Sustainable farming title goes to Canterbury

20:18, Jun 26 2014
Mark and Devon Slee
GREEN TOUCH: Ealing farmers Mark and Devon Slee have combined high profitability with an environmental touch on their dairy farms to be named national winners of the Ballance Farm Environment Awards.

Canterbury farmers have made it two years in a row after Mark and Devon Slee were named the national winners of the Ballance Farm Environment Awards in Christchurch last night.

The Gordon Stephenson trophy, farming's top environmental and sustainable silverware, was handed to the couple by Primary Industries Minister Nathan Guy.

Click here to read how the Slees are proving dairy farmers can remain profitable while adopting techniques to care for the environment.

The Slees topped a field of 10 regional winners in the competition run by the New Zealand Farm Environment Trust (NZFE).

Their business, Melrose Dairy, is based on a property portfolio of 1014 hectares in the Ealing district, south of Ashburton.

They oversee the milking of more than 2600 cows through three dairy sheds on three farms centred around a milking platform of 660ha and are among industry leaders in profitability.


They rely on the basic principles of growing grass, using it well and maintaining pasture quality.

The Slees have based their operation around running a business that is sustainable in as many ways as possible - for people, cows and the environment - and to add to its profitability.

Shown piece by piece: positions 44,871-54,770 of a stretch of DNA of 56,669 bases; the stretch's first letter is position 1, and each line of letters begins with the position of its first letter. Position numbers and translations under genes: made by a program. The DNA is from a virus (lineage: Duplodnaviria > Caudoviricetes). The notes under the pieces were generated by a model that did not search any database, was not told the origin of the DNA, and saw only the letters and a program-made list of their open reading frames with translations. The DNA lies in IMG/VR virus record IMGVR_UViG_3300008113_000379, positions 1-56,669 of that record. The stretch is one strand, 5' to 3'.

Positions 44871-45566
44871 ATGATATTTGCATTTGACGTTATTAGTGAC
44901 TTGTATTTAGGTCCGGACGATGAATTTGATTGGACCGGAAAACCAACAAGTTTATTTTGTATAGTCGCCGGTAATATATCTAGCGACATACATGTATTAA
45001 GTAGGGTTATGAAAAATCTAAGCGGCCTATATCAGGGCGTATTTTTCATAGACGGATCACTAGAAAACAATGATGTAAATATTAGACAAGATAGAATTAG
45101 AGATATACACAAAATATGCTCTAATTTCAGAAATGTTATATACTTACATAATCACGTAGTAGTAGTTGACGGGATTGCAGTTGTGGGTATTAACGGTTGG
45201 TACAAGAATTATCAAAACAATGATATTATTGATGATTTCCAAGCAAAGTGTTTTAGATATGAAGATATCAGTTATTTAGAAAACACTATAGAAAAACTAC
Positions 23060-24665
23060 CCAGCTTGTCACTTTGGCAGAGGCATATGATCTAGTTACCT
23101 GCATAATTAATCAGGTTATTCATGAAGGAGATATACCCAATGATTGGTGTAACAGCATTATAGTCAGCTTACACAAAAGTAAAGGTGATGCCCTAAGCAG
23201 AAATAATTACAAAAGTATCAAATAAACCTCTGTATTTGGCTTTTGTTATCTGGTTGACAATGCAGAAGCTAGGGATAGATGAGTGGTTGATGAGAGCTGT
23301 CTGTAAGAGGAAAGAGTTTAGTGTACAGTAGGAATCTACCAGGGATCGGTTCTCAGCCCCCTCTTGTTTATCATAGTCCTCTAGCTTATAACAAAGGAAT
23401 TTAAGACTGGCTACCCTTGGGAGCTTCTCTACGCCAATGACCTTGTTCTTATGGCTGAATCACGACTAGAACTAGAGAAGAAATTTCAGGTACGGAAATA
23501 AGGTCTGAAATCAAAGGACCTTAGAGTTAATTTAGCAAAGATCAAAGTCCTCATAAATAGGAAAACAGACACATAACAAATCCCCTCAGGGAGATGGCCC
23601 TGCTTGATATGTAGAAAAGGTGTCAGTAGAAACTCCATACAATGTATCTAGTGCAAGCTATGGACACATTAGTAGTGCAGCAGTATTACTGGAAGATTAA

NZFE acting chairman Simon Saunders said the Slees would be great ambassadors for New Zealand agriculture.

"Mark and Devon possess the outstanding communication and leadership skills necessary to spread the sustainability message to both a national and international audience."

He said they were chosen from a top group of regional winners.

"All of the supreme winners demonstrated a huge amount of passion and commitment - not just for their own farming businesses but for New Zealand agriculture as a whole."

The competition celebrates the contribution agriculture makes to the economy and highlights farmers' efforts to find better ways to manage complex farming systems.

Saunders, who chaired the national judging panel, said the national winner was chosen after a rigorous judging process.

He said last year's winners, Canterbury farmers Craige and Roz Mackenzie, had done an excellent job of taking the sustainability message around New Zealand and overseas.

Within the judging team were Jamie Strang, Warwick Catto, Paul Lamont, Charmaine O'Shea and Federated Farmers president Bruce Wills.

During the evening function Saunders paid tribute to NZFE chairman and Whanganui farmer Alistair Polson, who died of cancer this month after a short illness.

North Island farmers have yet to claim the title with Grant and Bernie Weller from Southland announced the first national winners in 2011 followed a year later by Blair and Jane Smith from Otago.

The Press